Alexander Valterovich Litvinenko used to be an intelligence officer for the Russians. He specialized in counter-terrorism and infiltration of organized crime. That means he knew sensitive things about what criminals in Russia were doing. He also knew about terrorism and about how much the Russian Government was or wasn’t doing to prevent terrorism in the Western world. What did he know? What could he have revealed? It seems he knew that bad men higher up in his organization had arranged for Russian the murder of a very rich and influential Russian, Boris Berezovsky. There may have also been threats to Litvinenko.
Then in 1998, Litvinenko called a press conference, claiming that a year earlier he had been instructed to kill Berezovsky by then deputy head of the Russian security council. Flanked by other members of his FSB unit, one in a black balaclava, Litvinenko said his superiors had threatened him with violence when he refused their order to "kill the Jew who'd robbed half the country". 
Arrests and trialsEdit
Litvineko was arrested for exceeding his authority not for saying anything untrue and was acquitted after enduring the harsh conditions of a Russian remand centre for nine months. . He was twice tried and acquitted twice for revealing what the Russians didn't want people to know. Then he was charged a third time. Russia doesn’t respect the rule against Double-Jeopardy.
Litvineko in BritainEdit
Litvineko fled to Britain where he wrote two books, "Blowing up Russia: Terror from within" and "Lubyanka Criminal Group". In these books he said that Russian agents had done terrorist acts which included blowing up whole blocks of flats in order to get Vladimir Putin into power and of arranging to get journalist Anna Politkovskaya murdered.
Murder of LitvinenkoEdit
Litvinenko was a very brave man as he knew what these murderers are capable of doing and must have known that he was risking his life. We honour his sacrifice. Andrey Lugovoy is suspected of poisoning Alexander Litvinenko. Lugovoy allegedly poisoned him in the U.K. in 2006 . On his death bed Litvinenko accused many important Russians of doing horrendous things. He was only 43 years old.  The public will never find out if he knew even more. Obviously one of the best things Russia could have done to discredit him would be to let him live. The poison was radioactive and cost $100 million but Russia refused to extradite the guy suspected of it so the British got very angry at the Russians. To make things worse Lugovoy became a Russian parliament , which is showing how little the Russians care, when you really think about it. Naturally the United Kingdom government expects people to be safe from foreign attack when on British soil. For some time after the poisoning relations between the UK and Russia were strained.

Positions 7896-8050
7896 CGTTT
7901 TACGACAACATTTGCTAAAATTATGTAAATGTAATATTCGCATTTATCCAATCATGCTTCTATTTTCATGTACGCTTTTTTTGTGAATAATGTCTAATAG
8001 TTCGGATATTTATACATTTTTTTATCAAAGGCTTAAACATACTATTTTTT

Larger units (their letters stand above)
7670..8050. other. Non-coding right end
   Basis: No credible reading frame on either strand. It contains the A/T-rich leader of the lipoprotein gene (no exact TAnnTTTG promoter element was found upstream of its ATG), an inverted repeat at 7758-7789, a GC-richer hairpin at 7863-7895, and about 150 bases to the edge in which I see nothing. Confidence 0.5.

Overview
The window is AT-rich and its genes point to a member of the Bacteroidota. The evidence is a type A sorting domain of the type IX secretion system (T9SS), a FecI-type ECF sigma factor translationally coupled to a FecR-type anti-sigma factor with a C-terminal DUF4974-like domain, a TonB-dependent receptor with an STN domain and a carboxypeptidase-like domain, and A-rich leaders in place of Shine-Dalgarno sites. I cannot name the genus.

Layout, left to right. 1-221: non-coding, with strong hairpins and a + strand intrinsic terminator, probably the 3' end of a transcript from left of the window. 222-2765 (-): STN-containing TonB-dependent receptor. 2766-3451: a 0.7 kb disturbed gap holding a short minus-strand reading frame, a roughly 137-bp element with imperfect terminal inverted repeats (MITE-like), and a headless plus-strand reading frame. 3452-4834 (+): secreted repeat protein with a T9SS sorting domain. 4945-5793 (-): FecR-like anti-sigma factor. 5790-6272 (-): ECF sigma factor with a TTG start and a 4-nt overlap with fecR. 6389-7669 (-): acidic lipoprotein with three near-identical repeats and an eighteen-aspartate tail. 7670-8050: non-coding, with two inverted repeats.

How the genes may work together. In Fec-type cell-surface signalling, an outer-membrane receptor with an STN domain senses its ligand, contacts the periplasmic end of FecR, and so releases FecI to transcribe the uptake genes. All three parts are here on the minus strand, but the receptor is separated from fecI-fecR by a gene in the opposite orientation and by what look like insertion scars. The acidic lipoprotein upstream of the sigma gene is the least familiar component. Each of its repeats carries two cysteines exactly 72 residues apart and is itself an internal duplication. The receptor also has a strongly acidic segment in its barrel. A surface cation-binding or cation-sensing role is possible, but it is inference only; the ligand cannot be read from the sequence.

An official Inquest was started in 2013, that's surprisingly late as Litvinenko died in 2006. The coroner in charge of the inquest said he couldn't hear all the relevant evidence due to national security and Litvinenko's widow wants a public inquiry where all the evidence could be heard, if necessary some could be heard in secret. Many people suspect some type of deal between the UK government and the Russians to hush up inconvenient truths.  In 2014 an official enquiry was announced. 
- ↑ Alexander Litvinenko, Security agent sucked into a world of Russian power games and oligarchs
- ↑ Obituary: Alexander Litvinenko: BBC News
- ↑ ABC News Exclusive: Murder in a Teapot Andrei Lugovoi: Russian politician accused of murdering Alexander Litvinenko with polonium
- ↑ Why I believe Putin wanted me dead... By ALEXANDER LITVINENKO
- ↑ Russia suspect running to be MP
- ↑ Litvinenko's widow seeks public inquiry into death
- ↑ Alexander Litvinenko death: Home secretary announces inquiry
- ↑ Litvinenko inquiry to rule on former Russian spy's killing
- ↑ President Putin 'probably' approved Litvinenko murder